Baking Memories

It has been several weeks now since Charlotte began full-day kindergarten. We have settled into a new routine, and I have to admit, I am enjoying it. As I complete the various tasks that have to be done every day (making lunches, preparing dinner, tidying up the house, etc), I am sometimes overcome with the strong sense that I am channeling my mom. A lot of my childhood memories involve watching her or helping her as she went about these household tasks. When Charlotte gets home from school, I clean out her lunch bag right away and begin preparing her lunch for the next day- just like my mom did. Charlotte sits at the kitchen table and has a snack and tells me stories about her day as I do this, and I’m just hit with memories of myself as child with my mom.

 

Mom and I at my First Communion

Mom and I at my First Communion

Our house was always tidy and clean when I was growing up, and I’m making an effort to keep our house tidy, too, especially since I’m at home at the moment. I take time here and there out of the day to do things like clean the bathroom or sweep or gather up laundry. I do it when I have a spare moment, just like Mom did. Now, let’s be clear, here- I don’t do everything the way she did. The laundry does not get promptly folded as it comes out of the dryer. The house does not get vacuumed several times a week. As for ironing- well, I don’t even know where my iron is right now. But I’m trying, and it makes me feel close to her as I do these things.

I also do not cut Charlotte's hair myself, which I suspect she will thank me for one day

I also do not cut Charlotte’s hair myself, which I suspect she will thank me for one day

One of the things that makes me feel closest to her is baking cookies. I will always associate chocolate chip cookies with happy times growing up.  The sound of the beaters being banged against the glass mixing bowl never failed to get my sister and I running toward the kitchen. It was the signal that the batter was mixed and we each got a beater coated with cookie dough to lick. I helped Mom bake her chocolate chip cookies in some of my earliest memories. At first, I would stand on a kitchen chair at the counter so that I could reach the mixing bowl and I would help add the ingredients as she mixed it up. As I got older, I was given more responsibilities- measuring ingredients, cracking eggs, spooning the batter onto the cookie sheet, and eventually, I was given the highest honour of being allowed to mix the batter up myself with the electric mixer. It was like the torch was being passed from her to me.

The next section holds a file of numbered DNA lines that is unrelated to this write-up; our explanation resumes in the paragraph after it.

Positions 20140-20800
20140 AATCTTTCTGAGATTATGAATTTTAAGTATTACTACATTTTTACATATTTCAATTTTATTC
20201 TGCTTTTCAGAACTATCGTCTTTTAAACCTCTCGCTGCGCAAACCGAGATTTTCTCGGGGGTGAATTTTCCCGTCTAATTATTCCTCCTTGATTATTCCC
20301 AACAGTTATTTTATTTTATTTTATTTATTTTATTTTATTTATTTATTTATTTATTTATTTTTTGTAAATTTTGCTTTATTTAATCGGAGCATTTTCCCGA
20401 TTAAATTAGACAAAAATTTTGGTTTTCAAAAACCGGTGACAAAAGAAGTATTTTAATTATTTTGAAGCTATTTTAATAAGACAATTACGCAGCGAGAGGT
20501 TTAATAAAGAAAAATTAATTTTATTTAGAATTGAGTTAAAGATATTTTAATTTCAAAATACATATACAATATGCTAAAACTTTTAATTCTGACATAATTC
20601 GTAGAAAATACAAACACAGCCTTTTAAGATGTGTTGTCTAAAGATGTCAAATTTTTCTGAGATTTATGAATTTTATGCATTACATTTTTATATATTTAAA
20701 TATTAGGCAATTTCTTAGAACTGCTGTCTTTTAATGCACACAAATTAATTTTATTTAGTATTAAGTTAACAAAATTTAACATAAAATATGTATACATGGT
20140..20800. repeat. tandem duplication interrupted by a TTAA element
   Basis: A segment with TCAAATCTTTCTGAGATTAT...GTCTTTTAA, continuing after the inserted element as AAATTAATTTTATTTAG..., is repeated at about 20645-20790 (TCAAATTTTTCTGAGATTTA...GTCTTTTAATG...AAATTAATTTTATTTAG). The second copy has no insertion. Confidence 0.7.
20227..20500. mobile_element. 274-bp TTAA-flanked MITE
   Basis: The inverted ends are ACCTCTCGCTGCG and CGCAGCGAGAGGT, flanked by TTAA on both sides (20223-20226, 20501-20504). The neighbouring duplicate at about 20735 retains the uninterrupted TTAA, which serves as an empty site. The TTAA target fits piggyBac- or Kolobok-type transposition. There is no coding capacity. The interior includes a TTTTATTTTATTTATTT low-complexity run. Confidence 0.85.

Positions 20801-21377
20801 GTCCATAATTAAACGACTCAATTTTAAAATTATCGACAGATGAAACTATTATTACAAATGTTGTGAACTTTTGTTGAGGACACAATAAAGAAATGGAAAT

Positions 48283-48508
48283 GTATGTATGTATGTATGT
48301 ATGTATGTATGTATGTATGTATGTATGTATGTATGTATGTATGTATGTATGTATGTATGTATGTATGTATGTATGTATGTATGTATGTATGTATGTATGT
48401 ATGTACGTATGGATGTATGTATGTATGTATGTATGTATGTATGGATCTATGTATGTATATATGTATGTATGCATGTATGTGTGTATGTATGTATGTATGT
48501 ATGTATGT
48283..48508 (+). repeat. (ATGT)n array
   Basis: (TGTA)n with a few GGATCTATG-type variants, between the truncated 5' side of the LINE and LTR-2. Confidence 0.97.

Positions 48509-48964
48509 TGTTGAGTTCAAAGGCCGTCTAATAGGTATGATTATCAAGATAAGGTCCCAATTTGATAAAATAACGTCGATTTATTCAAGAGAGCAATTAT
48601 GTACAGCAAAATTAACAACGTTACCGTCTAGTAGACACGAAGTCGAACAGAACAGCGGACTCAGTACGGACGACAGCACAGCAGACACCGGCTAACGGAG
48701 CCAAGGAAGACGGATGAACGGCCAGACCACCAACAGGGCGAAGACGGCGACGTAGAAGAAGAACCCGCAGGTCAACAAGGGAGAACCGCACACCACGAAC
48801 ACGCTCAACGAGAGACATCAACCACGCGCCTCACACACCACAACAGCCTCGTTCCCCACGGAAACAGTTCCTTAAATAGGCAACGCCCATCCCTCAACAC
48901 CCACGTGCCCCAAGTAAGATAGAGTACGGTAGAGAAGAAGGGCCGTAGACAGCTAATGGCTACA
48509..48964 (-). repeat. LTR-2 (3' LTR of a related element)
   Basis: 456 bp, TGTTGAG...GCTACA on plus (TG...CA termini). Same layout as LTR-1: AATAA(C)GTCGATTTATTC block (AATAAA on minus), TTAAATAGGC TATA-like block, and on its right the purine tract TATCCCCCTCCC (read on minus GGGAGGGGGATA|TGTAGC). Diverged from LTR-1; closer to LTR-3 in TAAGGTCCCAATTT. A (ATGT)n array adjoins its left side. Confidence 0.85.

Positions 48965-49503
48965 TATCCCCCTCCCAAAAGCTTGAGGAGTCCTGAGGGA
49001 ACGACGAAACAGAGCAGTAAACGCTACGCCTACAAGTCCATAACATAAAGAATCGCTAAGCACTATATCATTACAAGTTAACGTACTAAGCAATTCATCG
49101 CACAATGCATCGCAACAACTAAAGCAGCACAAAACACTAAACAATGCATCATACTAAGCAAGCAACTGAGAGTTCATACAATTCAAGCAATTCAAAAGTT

Everything about making cookies now reminds me of her. The order in which I add the ingredients; the feel of cutting through the shortening with a sharp knife; the way I taste the batter and determine, based on the taste and texture, if it needs more flour; waiting for the first batch to come out of the oven to see how they turned out; and of course, the taste of that first warm cookie with still-melted chocolate chips- it’s all her. Mom used to always say that no two batches ever turned out the same. That may have been true, but they were always delicious.

When I make cookies, I feel her presence so strongly. It is a crippling paradox, though- it feels like she is everywhere, all around me, and yet she is conspicuously NOT here, and I realize that, and it makes me miss her so much, I can’t breathe. But then I taste that cookie, and I see Charlotte’s face when she tastes it, and I am comforted. These cookies are a gift from her to me; just as I hope they will be from me to my girls. We are not just baking cookies, we are baking memories.

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So today I am going to bake some cookies, and I am going to feel my mom with me. Later, I will give Charlotte a bath with Avon’s Soft Pink bubble bath- another scent that evokes strong memories of my mom- and I know she will be with us then, too.

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